Market breadth indicators are an important tool in an investor’s toolkit to assess the health of the stock market in its different stages. They allow us to see what is going on underneath the surface of the broad indices, much like an X-ray. There is a wide array of different ways to look at breadth: For example, what percentage of individual stocks or sectors is in a short-, medium- or long-term uptrend? Are there more advancing or more declining issues? What is the ratio between the number of individual new highs versus new lows over different time frames?
The most significant results can be seen at extremes, when several indicators align to paint a similar picture. But, as we will see, breadth indicators are by no means perfect.
Let’s begin by having a look at different ways market breadth can be used to help judge the health of the market, then we’ll assess the current situation.
In a rally, breadth thrusts often signal significant underlying strength. This can be especially useful after a period of market weakness, suggesting the return of market strength and a lasting rally. There were several excellent thrust signals in the end of 2020 and in the beginning of 2021.
The 2020 US presidential election period makes for an interesting case study, because the end of the September to October market correction was marked by two exceptionally strong breadth thrust, interspersed by a “panic day” sell-off close to the last correction low — just before the election took place.
Conversely, in a sell-off, extremely weak breadth (which actually is the same as strong downside breadth, as all stocks fall in unison) can indicate a panic sale into a market bottom. But, if significant pockets of relative strength remain, we could conclude that there remains potential for further downside, if these stocks are finally caught up in the chain reaction.
Market Breadth Deterioration at Highs
On the other hand, breadth deterioration has preceded many significant market declines and bear markets. This weakness below the surface often becomes important when we see a divergence between price and breadth: the index makes new highs, but the breadth indicator does not, which implies that only a few strong stocks are carrying the market’s advance.
Both qualitative and quantitative studies show that the divergences in, for example, the NYSE Advance-Decline Line has a high correlation to important stock market peaks.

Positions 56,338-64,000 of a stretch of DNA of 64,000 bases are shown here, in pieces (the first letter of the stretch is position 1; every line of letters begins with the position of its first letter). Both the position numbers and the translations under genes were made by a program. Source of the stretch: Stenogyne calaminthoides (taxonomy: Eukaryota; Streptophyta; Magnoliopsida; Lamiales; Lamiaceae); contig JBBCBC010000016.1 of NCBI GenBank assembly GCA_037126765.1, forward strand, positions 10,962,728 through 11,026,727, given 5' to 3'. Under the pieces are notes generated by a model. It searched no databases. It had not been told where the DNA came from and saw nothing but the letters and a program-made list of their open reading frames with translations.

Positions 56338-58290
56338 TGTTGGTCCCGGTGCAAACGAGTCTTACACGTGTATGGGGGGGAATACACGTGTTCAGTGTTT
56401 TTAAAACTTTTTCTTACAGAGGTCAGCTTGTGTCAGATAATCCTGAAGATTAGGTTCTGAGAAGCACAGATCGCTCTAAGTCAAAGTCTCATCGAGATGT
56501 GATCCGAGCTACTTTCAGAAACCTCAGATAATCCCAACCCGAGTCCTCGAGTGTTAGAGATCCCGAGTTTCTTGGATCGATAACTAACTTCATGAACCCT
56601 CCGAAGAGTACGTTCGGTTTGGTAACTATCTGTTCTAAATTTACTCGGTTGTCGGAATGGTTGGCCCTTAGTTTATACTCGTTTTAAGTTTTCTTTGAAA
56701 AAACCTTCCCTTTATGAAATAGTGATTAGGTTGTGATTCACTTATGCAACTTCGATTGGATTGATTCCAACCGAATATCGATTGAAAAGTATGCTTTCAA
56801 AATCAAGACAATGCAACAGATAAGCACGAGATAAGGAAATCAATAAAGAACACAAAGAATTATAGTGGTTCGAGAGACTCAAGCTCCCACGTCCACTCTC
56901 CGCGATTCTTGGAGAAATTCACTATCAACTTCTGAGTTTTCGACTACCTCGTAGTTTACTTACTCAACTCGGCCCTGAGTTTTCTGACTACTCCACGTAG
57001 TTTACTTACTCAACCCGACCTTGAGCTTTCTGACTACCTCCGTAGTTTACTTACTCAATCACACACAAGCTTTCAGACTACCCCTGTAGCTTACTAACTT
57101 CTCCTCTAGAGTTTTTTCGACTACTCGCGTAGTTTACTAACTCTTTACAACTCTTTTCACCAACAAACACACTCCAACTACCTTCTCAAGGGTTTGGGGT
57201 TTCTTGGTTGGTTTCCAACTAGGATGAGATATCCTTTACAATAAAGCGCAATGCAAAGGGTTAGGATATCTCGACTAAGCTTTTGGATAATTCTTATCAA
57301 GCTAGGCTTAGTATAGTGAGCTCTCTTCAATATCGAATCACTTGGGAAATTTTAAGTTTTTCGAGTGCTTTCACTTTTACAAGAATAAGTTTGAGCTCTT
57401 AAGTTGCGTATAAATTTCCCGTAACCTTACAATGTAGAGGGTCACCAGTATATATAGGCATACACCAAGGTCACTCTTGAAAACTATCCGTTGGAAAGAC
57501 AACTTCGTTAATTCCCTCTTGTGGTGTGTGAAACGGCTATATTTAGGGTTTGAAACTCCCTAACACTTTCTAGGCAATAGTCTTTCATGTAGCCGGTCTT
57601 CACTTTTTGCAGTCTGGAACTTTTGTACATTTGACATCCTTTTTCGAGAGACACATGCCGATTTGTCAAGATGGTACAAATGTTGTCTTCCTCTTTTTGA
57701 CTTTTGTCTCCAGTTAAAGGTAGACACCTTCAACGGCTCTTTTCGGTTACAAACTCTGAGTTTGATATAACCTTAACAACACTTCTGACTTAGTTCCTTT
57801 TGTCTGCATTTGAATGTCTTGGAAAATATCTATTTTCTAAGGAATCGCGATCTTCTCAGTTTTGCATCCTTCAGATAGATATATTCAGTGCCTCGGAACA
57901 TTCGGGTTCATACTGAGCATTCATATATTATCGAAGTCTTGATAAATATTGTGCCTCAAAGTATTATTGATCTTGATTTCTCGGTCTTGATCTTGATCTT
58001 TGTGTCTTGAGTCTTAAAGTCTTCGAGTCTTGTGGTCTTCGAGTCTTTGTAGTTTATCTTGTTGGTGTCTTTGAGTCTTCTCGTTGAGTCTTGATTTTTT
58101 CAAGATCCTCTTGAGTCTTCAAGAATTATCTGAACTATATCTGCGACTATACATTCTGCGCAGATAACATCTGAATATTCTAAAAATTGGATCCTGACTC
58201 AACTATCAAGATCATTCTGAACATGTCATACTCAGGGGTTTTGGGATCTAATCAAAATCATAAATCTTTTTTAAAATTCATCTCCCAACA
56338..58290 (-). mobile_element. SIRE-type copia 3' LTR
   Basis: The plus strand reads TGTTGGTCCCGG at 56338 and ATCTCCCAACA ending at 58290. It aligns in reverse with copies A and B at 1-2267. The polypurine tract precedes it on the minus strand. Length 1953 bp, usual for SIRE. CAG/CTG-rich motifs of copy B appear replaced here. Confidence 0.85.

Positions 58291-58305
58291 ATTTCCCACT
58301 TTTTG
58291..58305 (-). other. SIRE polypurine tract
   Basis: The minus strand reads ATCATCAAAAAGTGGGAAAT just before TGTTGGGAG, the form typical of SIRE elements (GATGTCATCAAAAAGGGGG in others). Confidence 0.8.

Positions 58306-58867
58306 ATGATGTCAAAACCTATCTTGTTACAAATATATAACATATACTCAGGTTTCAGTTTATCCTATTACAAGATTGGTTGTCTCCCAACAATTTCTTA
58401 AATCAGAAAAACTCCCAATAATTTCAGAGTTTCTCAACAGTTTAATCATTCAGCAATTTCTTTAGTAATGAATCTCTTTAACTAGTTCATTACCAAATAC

Limitations of Breadth Deterioration Warnings in 2021
Historical data shows without a doubt that market breadth deterioration is a powerful tool to anticipate weak markets, as many important market tops were marked by an underperformance of an increasing number of individual stocks. But, as any other tool we use to analyze the stock market, it is not infallible, it merely tilts probabilities for the future direction of the market in one way or the other.
It is a useful tool that indicates increased risk (or good opportunities). Unfortunately, 2021 is a year that clearly shows the limits of breadth indicators as a standalone market timing tool.
In practice there are two main ways we can experience failure:
a) Breadth deterioration can take a long time to build up, while the market continues to rally. Being too early is indistinguishable from being wrong — it’s simply not very useful.
We are experiencing a prolonged deterioration in market breadth right now, and it can take a lot of patience and prudent position sizing to manage to profit, if breadth should suddenly matter.
After initial signs of deteriorating breadth in June of 2021, serious breadth issues were obvious by July, when a variety of breadth indicators started to dominate the discussions in the fintwit community. Alas, the S&P 500 pullbacks that followed became increasingly shallow and insignificant all the way into mid-September.
Quantitative studies combining broad, long-term breadth metrics (e.g. NYSE McClellan Summation Index and Net % of New Highs – New Lows) were showing an increasingly high likelihood of bad outcomes in August, but still nothing significant has happened yet.
b) Divergences can also resolve without a market correction ever occurring — a pattern which is not obvious to detect even in hindsight. We may be experiencing a “Stealth Correction”, as one market segment after the other goes through a significant decline without managing to pull the broad market down. This shows up as weak market breadth, which may resolve itself when each weak sector has found its respective bottom, and breadth indicators start to improve.
We saw a first hint that this may be happening in the form of a breadth thrust that showed up in the NYSE Up Volume Ratio in the beginning of September.
Too bad — these are completely opposing messages! So, what now?
Weight of the Evidence
The approach of weighing the evidence of a variety of analytical tools makes the most sense to me, and here the jury is still out during a seasonal period that is prone to sudden setbacks. The S&P 500’s rally is very extended, and the market trades at levels that have historically seen consolidations or corrections in year two after a major low. Central bank liquidity, which is one of the key drivers of this relentless advance, is growing less vigorously, and is in danger of starting to contract. Fundamentals are beginning to show signs of deterioration, while high valuation and rising inflation are a potentially dangerous combination…
Currently, it still looks prudent to stay careful.
Good luck with your trading, and thank you for reading!
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